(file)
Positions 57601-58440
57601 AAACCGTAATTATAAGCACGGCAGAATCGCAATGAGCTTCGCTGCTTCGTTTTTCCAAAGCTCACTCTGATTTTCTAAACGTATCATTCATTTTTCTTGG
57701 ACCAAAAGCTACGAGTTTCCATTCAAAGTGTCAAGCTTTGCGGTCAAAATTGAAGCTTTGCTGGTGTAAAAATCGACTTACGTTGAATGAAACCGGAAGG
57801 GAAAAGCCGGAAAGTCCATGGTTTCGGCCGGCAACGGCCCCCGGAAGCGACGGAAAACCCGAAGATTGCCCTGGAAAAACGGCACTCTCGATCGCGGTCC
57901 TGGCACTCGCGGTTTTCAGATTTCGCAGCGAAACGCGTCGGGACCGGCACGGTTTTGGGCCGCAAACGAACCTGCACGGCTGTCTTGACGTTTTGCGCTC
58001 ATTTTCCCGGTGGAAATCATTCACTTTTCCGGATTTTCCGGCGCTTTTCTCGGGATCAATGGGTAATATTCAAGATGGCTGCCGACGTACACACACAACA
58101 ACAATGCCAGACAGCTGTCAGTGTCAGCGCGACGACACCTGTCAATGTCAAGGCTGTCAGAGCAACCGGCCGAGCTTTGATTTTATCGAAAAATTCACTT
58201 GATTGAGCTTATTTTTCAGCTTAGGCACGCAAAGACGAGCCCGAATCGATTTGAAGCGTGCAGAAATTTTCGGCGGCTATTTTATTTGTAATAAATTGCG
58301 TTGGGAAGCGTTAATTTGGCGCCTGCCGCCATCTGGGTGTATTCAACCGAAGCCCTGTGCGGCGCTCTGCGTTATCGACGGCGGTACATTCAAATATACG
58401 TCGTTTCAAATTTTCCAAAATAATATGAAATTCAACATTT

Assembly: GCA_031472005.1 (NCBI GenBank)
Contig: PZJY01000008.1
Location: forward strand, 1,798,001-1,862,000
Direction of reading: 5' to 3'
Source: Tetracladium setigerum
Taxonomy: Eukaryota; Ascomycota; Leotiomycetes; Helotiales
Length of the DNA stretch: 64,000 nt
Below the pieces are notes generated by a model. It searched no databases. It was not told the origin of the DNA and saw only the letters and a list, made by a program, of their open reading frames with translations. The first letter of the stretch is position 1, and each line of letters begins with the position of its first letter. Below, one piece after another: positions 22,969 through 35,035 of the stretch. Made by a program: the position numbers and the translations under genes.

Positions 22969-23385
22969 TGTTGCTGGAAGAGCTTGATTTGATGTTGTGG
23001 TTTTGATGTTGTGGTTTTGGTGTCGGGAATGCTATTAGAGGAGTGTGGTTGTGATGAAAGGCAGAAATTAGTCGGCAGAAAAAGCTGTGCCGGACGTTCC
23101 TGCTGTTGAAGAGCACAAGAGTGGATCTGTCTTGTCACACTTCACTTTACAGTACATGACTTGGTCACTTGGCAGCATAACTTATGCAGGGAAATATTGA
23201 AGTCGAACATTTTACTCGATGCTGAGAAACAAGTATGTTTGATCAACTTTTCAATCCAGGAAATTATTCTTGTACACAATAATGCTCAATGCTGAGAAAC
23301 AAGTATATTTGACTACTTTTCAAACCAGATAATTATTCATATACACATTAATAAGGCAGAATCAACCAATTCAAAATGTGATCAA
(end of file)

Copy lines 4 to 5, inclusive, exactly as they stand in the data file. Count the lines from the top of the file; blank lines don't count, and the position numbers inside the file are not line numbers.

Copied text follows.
57801 GAAAAGCCGGAAAGTCCATGGTTTCGGCCGGCAACGGCCCCCGGAAGCGACGGAAAACCCGAAGATTGCCCTGGAAAAACGGCACTCTCGATCGCGGTCC
57901 TGGCACTCGCGGTTTTCAGATTTCGCAGCGAAACGCGTCGGGACCGGCACGGTTTTGGGCCGCAAACGAACCTGCACGGCTGTCTTGACGTTTTGCGCTC